Another stationery project I’ve been meaning to do for the longest time [*cough* almost a year now *cough*] is our thank-you cards. Once I finally got my butt in the seat long enough to design our Save the Dates, I figured I could knock out the thank-you design as well.
On the one hand there was no real hurry to do these since we weren’t having an engagement party or expecting to have any showers or anything. On the other hand, it’s something so simple that not doing it ahead of time was foolish. So I’ve been beating myself up over it for a while (lightly, of course–there have been other things to worry about) and it’ll be good to get this item off the to-do list!
I designed these cards with a few key elements in mind:
- Versatility. If I was going to print up a bunch of these, I’d like them to be useful for both wedding thank-yous as well as anything else we might need some pretty cards for, even after the wedding.
- Simplicity. This kind of goes with the point above, but I didn’t want anything overly fussy because I wanted them to work for any situation and look right if T was sending one out without me.
- Print-ability. I’ve been dying to use my Gocco again and these seem like a perfect excuse to drag it out and turn The Abyss into a press-room.
Because I have one of the smaller Goccos (table-top screen printing “machine” manufactured in Japan by Risu), the PG-5 to be exact, my printable area is limited to 5 7/8″ wide and 4″ long. Luckily, an A-2 (announcement-size) envelope fits a 5 1/2″ x 4 1/4″ card easily, and I happen to have a box of those envelopes in my stash, too. What’s even better is I have some half-sheets (5.5″x8.5″) of ivory linen stationery-grade paper, enough to get about 30 cards made. And I probably have some full sheets I can cut down, too, if I look hard enough. Score one for my paper-hoarding tendencies!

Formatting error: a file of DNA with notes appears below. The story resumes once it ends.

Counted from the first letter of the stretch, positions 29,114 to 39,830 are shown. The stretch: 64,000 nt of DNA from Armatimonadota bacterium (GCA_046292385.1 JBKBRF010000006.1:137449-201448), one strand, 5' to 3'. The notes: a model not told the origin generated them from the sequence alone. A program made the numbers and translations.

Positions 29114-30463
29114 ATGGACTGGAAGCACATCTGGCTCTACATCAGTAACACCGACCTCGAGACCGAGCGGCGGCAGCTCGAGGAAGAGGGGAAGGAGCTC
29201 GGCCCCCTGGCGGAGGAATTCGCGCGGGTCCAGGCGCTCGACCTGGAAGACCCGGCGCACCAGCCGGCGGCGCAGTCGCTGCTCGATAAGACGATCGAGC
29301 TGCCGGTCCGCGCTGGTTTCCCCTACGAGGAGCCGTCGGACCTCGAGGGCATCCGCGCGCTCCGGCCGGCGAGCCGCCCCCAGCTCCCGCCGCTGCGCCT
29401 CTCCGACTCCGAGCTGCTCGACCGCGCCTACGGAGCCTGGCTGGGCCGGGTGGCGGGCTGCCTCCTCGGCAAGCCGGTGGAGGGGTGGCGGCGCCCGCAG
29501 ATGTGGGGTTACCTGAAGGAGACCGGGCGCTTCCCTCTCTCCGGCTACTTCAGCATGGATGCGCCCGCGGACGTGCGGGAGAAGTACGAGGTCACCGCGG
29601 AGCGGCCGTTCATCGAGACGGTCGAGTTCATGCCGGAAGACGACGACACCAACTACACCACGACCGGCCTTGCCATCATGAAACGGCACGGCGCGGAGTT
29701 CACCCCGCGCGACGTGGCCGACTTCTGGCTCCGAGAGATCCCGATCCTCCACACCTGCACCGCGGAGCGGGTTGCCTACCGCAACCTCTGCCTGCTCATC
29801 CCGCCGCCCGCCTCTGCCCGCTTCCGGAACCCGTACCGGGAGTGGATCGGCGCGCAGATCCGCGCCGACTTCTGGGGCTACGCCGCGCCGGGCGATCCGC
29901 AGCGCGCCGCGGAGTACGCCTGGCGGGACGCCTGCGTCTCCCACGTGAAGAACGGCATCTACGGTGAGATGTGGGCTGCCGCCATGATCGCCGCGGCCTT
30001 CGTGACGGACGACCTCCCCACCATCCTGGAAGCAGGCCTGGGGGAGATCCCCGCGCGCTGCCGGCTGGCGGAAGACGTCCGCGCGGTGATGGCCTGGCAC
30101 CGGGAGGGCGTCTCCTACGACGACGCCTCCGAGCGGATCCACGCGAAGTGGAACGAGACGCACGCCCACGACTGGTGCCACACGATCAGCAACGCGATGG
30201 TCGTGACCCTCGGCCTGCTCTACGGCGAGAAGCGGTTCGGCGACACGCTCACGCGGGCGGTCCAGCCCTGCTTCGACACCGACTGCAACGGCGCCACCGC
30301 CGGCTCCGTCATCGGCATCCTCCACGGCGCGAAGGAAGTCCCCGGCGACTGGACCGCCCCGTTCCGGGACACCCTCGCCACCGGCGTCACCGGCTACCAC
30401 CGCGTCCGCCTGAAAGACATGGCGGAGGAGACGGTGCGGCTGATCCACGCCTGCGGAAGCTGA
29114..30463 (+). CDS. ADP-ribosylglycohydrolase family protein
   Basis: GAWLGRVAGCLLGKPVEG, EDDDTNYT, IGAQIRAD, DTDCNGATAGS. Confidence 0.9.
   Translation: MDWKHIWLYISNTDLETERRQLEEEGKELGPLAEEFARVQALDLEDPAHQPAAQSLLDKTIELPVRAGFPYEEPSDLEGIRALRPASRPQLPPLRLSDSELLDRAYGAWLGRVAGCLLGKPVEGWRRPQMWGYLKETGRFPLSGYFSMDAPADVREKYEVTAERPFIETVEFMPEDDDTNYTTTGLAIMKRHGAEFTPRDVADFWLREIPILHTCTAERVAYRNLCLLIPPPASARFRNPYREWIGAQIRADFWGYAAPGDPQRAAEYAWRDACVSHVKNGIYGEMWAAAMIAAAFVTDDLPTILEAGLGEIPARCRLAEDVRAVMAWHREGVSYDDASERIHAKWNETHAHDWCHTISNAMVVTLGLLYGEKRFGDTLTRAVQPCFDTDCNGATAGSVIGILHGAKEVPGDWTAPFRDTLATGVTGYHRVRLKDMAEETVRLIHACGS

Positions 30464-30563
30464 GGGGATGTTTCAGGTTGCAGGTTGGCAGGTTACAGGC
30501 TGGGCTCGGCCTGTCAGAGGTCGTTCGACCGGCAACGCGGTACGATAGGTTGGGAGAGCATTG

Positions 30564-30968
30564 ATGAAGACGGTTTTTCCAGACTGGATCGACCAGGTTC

The screens and bulbs for the Gocco can be tough to find (mostly the bulbs, and when you do they are exPENsive!) but I’d bought a fairly good stock of them a while back and have plenty of ink, too, so I think I’m all set for supplies.
Of course, even with a simple design (maybe especially with a simple design) it still takes some time to get things just right.
Originally I’d planned to have our names down in one corner with a border around the edge of the card, breaking where it intersected our names. Sounded good in my head, but looked a helluva lot like the JC Penny logo and that was not the feeling I wanted.
So the frame was out, but then I started rethinking my font choice.
I was sure, going into this, that I wanted a sans serif font, something nice and clean and streamlined. And while they were okay, as I scrolled through my incredibly long list of fonts I kept pulling out the serif fonts after all. Finally I picked 2 of each (really not liking the sans serif when they were next to their serif cousins) and asked Mr. Road Trip to be the tie breaker.
Right away the 2 sans serifs were out, so we were on the same page there. Then it came down to our 2 serif font contenders and he went with Fontleroy Brown, mostly because the ampersand was cooler.
Once I got rid of the riff-raff it was time to decide if the card even needed anything else. I moved the names around on the digital sheet, seeing if Todd preferred the names somewhere other than the lower right corner. Then it was frame, no frame, or maybe just a line.
Like I said, a simple design isn’t always so easy to decide on. The single underline turned out to be just enough to anchor our names and I totally agree about the coolness of that ampersand.
Next is getting them printed!
Have you ever found it hard to decide on otherwise simple wedding choices?